What is the best drink to reduce burn from chili peppers?

Enjoy game day food and chili peppers?

Who does not enjoy a platter of spicy buffalo wings? Have you ever ordered Buffalo wings especially spicy chili peppers and sometimes find them to be too “hot”? According to Penn State researchers choose milk to reduce the burn, and it does not matter if it is whole or skim milk.

The research originated as an effort by the Sensory Evaluation Center in Penn State’s College of Agricultural Sciences to identify a beverage to clear the palates of participants in tasting studies involving capsaicin. An extract from chili peppers, capsaicin is considered an irritant because it causes warming and burning sensations.

Widespread consumption of chili peppers and foods such as buffalo wings spiced with siracha and hot sauce show that many people enjoy this burn. But these sensations also can be overwhelming. While folklore exists on the ability of specific beverages to mitigate capsaicin burn, quantitative data to support these claims are lacking.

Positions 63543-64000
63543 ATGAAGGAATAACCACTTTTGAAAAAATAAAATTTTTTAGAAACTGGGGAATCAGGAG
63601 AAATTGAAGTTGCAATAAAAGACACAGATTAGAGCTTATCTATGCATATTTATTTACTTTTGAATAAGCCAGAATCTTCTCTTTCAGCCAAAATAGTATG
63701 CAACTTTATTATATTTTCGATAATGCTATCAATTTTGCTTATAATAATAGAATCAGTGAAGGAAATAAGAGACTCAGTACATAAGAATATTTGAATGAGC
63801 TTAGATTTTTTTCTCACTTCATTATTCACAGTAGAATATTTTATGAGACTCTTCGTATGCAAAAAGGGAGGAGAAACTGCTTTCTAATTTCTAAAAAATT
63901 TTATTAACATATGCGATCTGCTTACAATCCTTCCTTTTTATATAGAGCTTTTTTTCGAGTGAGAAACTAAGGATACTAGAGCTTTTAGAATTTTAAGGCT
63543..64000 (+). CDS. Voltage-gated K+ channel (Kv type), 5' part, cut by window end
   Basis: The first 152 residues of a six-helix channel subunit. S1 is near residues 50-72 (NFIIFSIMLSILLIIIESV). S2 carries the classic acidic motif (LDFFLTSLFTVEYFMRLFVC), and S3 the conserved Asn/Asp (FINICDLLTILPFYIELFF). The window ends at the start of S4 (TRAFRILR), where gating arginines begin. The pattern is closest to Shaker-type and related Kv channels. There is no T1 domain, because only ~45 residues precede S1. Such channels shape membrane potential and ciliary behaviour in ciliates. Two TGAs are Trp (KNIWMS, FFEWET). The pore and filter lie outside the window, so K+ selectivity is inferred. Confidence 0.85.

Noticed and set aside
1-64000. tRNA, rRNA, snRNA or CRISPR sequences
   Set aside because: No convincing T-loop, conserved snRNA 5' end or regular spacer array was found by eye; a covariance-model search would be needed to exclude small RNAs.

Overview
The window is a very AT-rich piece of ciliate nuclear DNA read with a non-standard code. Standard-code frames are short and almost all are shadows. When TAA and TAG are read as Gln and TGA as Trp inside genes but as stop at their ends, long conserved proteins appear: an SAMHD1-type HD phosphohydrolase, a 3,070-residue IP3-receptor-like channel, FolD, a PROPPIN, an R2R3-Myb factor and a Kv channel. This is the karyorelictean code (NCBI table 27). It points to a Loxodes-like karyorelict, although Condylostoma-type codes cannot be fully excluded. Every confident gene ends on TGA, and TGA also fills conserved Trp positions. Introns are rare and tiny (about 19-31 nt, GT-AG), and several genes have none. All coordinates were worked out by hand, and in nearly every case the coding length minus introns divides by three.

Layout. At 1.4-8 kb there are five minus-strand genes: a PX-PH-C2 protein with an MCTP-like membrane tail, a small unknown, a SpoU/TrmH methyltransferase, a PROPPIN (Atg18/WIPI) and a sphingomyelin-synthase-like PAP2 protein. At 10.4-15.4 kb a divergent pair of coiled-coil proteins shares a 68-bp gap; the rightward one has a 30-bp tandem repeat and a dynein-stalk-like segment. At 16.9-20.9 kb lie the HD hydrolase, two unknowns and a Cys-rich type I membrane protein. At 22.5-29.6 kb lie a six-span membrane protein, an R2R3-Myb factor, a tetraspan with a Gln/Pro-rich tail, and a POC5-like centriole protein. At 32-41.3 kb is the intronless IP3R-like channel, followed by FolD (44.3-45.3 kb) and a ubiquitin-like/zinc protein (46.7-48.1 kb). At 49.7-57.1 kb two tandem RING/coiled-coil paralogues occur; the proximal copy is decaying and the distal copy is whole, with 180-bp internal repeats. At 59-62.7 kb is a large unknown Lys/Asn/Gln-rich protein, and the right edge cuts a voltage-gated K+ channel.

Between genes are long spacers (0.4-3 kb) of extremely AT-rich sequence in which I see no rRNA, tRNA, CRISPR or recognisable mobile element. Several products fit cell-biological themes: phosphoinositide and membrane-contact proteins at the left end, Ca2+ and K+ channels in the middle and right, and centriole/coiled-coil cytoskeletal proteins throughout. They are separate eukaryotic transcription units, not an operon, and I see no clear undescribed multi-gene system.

In separate trials, people drank purified water, cola, cherry-flavored Kool-Aid, seltzer water, non-alcoholic beer, skim milk and whole milk. Participants continued to rate perceived burn every 10 seconds for two minutes. There were eight trials. Seven included one of the test beverages and one trial did not include a test beverage. All beverages significantly reduced the burn of the mix, but the largest reductions in burn were observed for whole milk, skim milk and Kool-Aid.

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Following the completion of all the trials, the participants answered two questions: “How often do you consume spicy food?” and “Do you like spicy food?” Researchers had hoped to see some correlation between participants’ perception of the burn from capsaicin and their exposure to spicy food. But no such relationship emerged from the study.

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Beverages with carbonation such as beer, soda and seltzer water predictably performed poorly at reducing the burn of capsaicin. And if the beer tested would have contained alcohol, it would have been even worse because ethanol amplifies the sensation. In the case of Kool-Aid, researchers do not think that the drink removes the capsaicin but rather overwhelms it with a sensation of sweet.

A word for the wise- order a milk chaser with your next order of spicy wings!

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